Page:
If you have creditors other than the IRS, subordination is the process by which one or more of those creditors may makes a claim to seize your assets instead of or before IRS does. In other words, a creditor can make an argument that satisfying the debt you owe them should happen first, and the IRS may actually allow it.
This most frequently happens when the IRS places a lien against property that has significant and clearly-defined value, such as your home or a specific business asset. If the IRS finds that it may be easier and quicker to collect from you once the creditor has sold the asset, the agency may subordinate it's interest in order to facilitate that process.
Property Taxes and Liens
Home values are rising rapidly in most of the country, and many homeowners are finding their property tax burden increasing at an alarming rate.
If your property taxes are bundled with your mortgage payment, make sure you get proof from your lender that your annual tax payment has been made on time and in full. If you own your home outright and must make that annual payment yourself, don't put off doing so. Failure to pay property taxes can result in a tax lien against your home, and the longer they go unpaid the more likely that you could lose your home.
If you receive a notice from the IRS regarding unpaid property taxes, respond to it immediately. Work with the IRS to set up an installment agreement if needed and keep paying your monthly amount due on time. Do this even if you disagree with your home's current valuation and intend to dispute it with your city in order to reduce the amount of taxes you owe.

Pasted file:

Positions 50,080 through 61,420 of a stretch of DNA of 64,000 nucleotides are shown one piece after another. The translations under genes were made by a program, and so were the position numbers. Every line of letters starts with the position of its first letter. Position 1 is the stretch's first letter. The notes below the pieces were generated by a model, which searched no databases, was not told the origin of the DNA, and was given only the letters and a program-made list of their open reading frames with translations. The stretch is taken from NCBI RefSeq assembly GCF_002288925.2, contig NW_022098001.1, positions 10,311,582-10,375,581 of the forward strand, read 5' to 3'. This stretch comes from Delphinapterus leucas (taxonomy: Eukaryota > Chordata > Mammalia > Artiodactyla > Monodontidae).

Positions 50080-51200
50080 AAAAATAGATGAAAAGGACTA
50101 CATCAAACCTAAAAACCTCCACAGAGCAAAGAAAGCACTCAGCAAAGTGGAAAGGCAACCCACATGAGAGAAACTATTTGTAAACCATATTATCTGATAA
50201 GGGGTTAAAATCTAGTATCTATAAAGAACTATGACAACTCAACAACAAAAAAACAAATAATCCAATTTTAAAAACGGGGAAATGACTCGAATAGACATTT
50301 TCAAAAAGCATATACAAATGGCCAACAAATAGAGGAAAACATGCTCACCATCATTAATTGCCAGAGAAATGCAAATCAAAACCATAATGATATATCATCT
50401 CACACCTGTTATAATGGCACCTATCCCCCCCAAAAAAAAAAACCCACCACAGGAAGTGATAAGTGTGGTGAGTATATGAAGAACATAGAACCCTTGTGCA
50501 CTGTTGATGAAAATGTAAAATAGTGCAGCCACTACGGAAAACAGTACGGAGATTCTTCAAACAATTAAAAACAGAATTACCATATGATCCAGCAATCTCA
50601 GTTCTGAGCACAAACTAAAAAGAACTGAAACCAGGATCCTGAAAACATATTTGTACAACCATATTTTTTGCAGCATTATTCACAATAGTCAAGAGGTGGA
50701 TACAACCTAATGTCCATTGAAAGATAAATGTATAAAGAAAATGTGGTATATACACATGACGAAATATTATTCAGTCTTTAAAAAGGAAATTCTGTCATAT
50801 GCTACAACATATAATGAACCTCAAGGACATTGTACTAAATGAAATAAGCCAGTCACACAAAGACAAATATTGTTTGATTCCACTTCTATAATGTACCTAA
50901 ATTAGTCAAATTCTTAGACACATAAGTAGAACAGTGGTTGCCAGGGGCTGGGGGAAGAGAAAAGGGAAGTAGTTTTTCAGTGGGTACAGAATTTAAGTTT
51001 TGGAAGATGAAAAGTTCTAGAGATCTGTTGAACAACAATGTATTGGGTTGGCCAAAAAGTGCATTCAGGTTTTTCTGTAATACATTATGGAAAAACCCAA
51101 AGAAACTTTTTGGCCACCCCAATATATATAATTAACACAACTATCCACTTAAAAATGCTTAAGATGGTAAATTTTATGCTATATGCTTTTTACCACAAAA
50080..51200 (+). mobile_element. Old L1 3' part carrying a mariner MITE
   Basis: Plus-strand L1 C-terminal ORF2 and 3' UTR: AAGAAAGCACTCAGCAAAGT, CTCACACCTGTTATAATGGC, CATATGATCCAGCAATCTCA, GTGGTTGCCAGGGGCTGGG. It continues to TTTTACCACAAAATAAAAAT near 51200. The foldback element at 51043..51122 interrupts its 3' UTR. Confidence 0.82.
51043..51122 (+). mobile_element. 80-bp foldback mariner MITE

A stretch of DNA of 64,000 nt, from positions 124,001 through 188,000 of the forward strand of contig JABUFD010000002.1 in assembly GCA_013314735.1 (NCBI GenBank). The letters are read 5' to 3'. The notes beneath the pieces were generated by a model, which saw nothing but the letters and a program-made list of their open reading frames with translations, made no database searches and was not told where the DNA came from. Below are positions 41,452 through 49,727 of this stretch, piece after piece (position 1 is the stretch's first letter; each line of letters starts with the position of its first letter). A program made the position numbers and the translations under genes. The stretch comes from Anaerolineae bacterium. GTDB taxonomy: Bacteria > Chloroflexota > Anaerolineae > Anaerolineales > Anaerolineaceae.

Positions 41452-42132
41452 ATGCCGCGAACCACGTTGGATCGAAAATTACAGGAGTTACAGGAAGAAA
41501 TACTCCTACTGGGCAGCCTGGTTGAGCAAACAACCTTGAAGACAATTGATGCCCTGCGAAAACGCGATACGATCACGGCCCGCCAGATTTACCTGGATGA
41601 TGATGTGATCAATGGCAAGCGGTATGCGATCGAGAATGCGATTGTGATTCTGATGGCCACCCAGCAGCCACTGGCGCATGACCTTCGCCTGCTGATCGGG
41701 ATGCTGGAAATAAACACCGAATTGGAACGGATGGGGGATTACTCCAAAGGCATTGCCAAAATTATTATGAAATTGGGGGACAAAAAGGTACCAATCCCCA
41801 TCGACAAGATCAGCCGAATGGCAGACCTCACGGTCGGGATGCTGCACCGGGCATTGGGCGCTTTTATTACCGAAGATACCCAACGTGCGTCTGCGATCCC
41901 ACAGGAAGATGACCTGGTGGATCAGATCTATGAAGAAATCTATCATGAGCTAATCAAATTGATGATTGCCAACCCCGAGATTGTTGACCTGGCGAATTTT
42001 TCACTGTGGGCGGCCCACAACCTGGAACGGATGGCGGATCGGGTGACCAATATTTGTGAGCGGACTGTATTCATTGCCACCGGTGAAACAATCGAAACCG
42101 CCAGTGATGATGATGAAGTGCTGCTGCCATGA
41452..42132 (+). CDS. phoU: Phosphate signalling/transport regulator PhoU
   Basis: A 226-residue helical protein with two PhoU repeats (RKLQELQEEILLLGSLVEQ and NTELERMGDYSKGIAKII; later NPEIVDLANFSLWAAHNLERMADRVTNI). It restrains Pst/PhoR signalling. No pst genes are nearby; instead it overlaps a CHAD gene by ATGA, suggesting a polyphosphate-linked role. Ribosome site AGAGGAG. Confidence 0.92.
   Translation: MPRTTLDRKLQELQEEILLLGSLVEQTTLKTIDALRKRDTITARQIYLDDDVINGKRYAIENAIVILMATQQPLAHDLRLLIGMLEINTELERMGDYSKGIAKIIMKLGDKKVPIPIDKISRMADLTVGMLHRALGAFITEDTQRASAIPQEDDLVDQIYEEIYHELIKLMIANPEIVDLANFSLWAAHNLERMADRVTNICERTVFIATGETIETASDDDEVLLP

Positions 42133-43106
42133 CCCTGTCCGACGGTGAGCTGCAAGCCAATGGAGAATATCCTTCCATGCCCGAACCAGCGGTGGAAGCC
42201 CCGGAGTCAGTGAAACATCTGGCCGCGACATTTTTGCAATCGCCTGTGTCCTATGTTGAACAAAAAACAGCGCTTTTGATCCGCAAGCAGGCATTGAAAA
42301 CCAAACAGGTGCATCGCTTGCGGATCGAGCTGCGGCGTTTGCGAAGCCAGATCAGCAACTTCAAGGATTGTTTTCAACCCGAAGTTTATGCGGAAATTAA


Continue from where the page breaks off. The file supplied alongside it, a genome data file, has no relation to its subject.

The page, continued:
Homeowners that owe property taxes for multiple years should also act quickly to try and resolve the issue, as the more property tax debt you incur and the longer you wait to pay, the greater the chance the IRS will proceed from a property lien to full asset seizure, and sell the home in order to satisfy the tax debt.
Credit Reports and Tax Liens
Having a tax lien on your credit report is never a good thing. It can tarnish your otherwise-good credit and put your FICO® score in freefall, making it very difficult to establish new accounts, buy a home or a car, or make other type of purchases. Insurers, utilities and many other entities that do business with you may also adjust the rates they charge once a tax lien appears in your credit file.
It is therefore important to make sure that tax liens are removed from your credit reports once they have been withdrawn or released. Don't assume the IRS will do it for you, or that credit reporting agencies have accurately updated your credit file to reflect the withdrawal or release. You must take action to ensure your credit reports are correct.
Order your report from the three major credit-reporting agencies once the lien is satisfied, and check each one for accuracy. If the lien still appears on one of the reports, follow that credit-reporting agency's established procedure for disputing the information and requesting changes. If the status of the lien on the report cannot be verified as accurate, the information must be removed from your credit file.